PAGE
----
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So, yes, it’s important for all of us to nurture, develop and apply our own creativity.

Take particular note, by the way, of the word “apply” in that last sentence. Creativity is essential, but alone, it’s not worth much – if anything at all. It’s the application of a creative idea to actually create something that produces a tangible innovation that matters. Innovation in turn produces productivity, and increased productivity is what ultimately leads to a higher standard of living. This is precisely why CEOs universally focus on creativity. (Need I also point out that striving to provide a “higher standard of living” for our families is why most most of us work so hard?)

So again, yes, it’s important for all of us to nurture, develop and apply our own creativity.

The next obvious question is, “OK, so how do I nurture and develop my own creativity?” I’ll submit that there are only two ways:

  1. Get lucky and stay lucky, or
  2. Work at it really, really diligently

Now I’ll be the first to acknowledge that luck had a good bit to do with the success of just about every successful person in history. It’s certainly true in my own case. But do you really think that depending on luck is a good strategy? The old cliché, “The harder I work the luckier I get,” became a cliché for reason. It’s true! So… work at it really, really diligently is the only real choice.

Start working at it – now – using a guiding principle and a few of the best “how to increase your creativity” tips. First the guiding principle:

Creativity happens when deep knowledge collides with broad knowledge.

Keep that in mind as you think through the following 5 “how to” tips. The first 3, “Do!” “Walk Away” and “Research Creativity” are pretty simple – even obvious. The last 2, “Acquire Broader/Deeper Knowledge” and “Communicate,” not so much.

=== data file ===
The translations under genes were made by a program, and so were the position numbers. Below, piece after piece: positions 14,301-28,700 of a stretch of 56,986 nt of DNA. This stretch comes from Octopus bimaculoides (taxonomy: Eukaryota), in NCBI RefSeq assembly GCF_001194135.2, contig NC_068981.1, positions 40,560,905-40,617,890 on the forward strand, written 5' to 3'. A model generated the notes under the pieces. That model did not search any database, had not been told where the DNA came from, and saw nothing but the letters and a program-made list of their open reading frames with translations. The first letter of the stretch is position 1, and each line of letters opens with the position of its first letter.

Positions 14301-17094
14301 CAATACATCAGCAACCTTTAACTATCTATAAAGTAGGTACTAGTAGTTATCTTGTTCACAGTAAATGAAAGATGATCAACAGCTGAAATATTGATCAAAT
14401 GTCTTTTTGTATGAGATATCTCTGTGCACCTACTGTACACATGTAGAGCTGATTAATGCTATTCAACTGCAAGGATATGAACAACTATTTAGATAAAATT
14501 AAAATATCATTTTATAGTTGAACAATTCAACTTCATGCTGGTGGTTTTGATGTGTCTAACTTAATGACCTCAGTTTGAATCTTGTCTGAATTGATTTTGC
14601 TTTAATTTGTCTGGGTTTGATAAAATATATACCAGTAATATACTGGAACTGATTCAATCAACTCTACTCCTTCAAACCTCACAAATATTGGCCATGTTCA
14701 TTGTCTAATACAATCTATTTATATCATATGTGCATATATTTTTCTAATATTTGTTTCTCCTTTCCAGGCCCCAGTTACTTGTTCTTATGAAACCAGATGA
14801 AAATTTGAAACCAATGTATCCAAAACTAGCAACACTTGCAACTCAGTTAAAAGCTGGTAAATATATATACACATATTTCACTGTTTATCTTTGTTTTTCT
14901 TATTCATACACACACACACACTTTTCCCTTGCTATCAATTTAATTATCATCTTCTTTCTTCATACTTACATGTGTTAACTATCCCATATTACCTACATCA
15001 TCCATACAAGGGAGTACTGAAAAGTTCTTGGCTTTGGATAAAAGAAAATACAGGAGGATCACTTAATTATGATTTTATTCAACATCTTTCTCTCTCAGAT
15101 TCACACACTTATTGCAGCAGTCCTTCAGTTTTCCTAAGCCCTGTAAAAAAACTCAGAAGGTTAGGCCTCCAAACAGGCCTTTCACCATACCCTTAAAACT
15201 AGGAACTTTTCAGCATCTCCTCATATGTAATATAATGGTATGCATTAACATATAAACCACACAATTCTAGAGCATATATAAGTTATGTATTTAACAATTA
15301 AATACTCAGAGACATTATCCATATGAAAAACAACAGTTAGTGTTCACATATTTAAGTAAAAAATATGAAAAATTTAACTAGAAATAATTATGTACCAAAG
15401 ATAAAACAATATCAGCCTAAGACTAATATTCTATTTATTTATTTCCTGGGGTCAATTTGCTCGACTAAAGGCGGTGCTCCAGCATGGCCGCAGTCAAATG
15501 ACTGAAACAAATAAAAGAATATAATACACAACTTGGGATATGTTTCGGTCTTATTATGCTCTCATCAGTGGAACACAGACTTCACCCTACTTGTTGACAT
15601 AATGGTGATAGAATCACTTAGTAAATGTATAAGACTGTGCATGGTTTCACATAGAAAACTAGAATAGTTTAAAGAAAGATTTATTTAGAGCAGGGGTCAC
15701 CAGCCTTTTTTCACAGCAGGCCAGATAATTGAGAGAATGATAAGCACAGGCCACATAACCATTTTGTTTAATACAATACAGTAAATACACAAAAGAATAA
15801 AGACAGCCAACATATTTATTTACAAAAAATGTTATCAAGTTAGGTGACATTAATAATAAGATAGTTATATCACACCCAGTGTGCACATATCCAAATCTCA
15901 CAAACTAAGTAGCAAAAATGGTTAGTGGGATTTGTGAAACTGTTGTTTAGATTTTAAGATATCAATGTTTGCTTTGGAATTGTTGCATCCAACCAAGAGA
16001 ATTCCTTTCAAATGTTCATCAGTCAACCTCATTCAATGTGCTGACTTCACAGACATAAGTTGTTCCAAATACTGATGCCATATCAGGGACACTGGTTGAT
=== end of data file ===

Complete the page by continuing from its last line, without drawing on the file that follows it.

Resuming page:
Creativity Tip #1

Do!!! Confidently do!!! All the time. Even when you’re not so sure of yourself… The simple act of confidently and aggressively taking action frees up the brain and will bring additional insights to light. The simple act of taking action also transforms you into a leader of sorts. Others will follow and add their own brains to the mix. Conversely, endlessly cogitating about what might work only leads to more endless cogitation.

Creativity Tip #2

Walk away. When you’re stuck, just walk away for while. (You really didn’t need me to tell you such an obvious thing, did you?) Use the “5 minute rule.” When you realize you’re stuck, set a 5 minute timer. If you haven’t solved the problem by the time it goes off, walk away and do something else. A corollary rule is “Sleep on it.” Frame the question mentally one more time just before you go to bed. I’m continually amazed at how well that works.

Creativity Tip #3

Get familiar with Creativity Research. Reading, listening to or watching something about creativity makes you more creative and adds to your bag of creativity tricks. One of my long-time favorites is the notion of “Six Thinking Hats.” Great stuff. Also take a look at different “intelligences.” Some say there are 5 types, others say 8, Here’s a link to one that identifies 9.